The Arts Council's advocacy efforts are focused on a variety of issues that impact the sector and its offerings. Here's a little background information to let you know where we've been and what's currently at stake.
Funding For Arts & Culture
Established in 1965, the National Endowment for the Arts (NEA) is a federal agency whose purpose is to "advance artistic excellence, creativity, and innovation for the benefit of individuals and communities."
The National Endowment for the Humanities (NEH) was also established in 1965. Its mission states that, "Because democracy demands wisdom, the National Endowment for the Humanities serves and strengthens our Republic by promoting excellence in the humanities and conveying the lessons of history to all Americans."
Housed in the Office of the Governor, since being established in 1966, the Pennsylvania Council on the Arts (PCA) has been working to "foster the excellence, diversity, and vitality of the arts in Pennsylvania and to broaden the availability and appreciation of those arts throughout the state."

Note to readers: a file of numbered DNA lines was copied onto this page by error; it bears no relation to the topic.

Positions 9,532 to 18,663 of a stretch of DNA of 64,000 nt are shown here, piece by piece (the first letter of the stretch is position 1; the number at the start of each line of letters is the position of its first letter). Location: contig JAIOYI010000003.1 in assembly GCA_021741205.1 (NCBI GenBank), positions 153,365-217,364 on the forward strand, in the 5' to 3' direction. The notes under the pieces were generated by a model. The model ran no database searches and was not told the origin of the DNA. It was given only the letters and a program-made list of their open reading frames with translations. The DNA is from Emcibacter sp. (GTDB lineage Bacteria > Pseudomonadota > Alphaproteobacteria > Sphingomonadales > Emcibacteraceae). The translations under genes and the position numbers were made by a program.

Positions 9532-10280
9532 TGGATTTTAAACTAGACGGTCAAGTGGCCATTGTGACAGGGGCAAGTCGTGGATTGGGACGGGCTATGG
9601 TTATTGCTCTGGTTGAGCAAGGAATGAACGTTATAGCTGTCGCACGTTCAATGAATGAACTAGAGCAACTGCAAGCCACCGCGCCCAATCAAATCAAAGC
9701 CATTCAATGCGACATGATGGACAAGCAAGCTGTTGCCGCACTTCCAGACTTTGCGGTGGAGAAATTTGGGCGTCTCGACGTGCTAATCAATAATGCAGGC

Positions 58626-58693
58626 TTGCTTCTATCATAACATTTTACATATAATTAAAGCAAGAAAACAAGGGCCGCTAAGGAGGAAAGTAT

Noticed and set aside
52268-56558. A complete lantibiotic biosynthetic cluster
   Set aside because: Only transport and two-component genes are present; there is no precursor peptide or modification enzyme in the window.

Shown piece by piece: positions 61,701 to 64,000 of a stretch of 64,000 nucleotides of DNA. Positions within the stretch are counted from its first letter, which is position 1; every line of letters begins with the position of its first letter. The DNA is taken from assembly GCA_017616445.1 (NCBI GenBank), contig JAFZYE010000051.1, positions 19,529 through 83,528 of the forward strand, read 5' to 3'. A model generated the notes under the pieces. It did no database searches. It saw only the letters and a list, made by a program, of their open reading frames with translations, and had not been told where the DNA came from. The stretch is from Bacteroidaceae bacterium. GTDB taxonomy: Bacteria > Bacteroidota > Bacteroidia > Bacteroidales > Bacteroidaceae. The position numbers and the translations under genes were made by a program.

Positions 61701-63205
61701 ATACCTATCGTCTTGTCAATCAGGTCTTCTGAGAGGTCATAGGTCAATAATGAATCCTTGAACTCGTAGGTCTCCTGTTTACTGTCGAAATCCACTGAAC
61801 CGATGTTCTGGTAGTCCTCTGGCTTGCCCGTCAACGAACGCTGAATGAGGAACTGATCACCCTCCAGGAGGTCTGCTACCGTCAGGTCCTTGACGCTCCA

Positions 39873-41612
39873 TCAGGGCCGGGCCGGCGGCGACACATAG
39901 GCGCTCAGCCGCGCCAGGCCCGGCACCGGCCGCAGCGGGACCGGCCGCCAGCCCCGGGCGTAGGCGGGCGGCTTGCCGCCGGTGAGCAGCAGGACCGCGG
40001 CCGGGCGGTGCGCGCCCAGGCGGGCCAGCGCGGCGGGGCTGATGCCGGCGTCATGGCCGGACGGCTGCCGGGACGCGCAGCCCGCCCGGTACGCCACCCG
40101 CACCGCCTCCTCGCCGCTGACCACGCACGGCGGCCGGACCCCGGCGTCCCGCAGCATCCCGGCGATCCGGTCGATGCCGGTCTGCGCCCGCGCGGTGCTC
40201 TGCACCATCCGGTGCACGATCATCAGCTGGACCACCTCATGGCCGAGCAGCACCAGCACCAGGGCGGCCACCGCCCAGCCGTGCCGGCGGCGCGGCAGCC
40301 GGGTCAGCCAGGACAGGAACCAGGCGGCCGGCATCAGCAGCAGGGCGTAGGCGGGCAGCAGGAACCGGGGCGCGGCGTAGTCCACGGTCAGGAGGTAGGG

The Pennsylvania Historical and Museum Commission "preserves the Commonwealth's memory as a teacher and champion of its heritage for citizens of Pennsylvania and the nation."
Allegheny Regional Asset District (RAD) supports and finances regional assets in the areas of libraries, parks, cultural, sports and civic facilities and programs.
Tax Fairness for Artists and Writers
This issue is usually introduced in Congress as a bill known as the Artist-Museum Partnership Act. It addresses that fact that in 1969, Congress repealed the rights of artists and writers to deduct a fair-market tax value for their works. Currently, artists and writers can deduct on their taxes only the value or amount the materials that they used in creating the work. A purchaser of the art, however, can deduct the value of the art work's worth.
Arts in Education
Arts in Education policy and funding issues arise in all three levels of government. On the Federal level, we work with Americans for the Arts to improve access to arts education through funding in the Labor-Health and Human Services (HHS)-Education appropriations bill as well as program authorization under the Elementary and Secondary Education Act (ESEA). On the State and Local levels, we partner with groups such as ArtsRising and Public Citizens for Children and Youth to ensure support through our State and City budgets.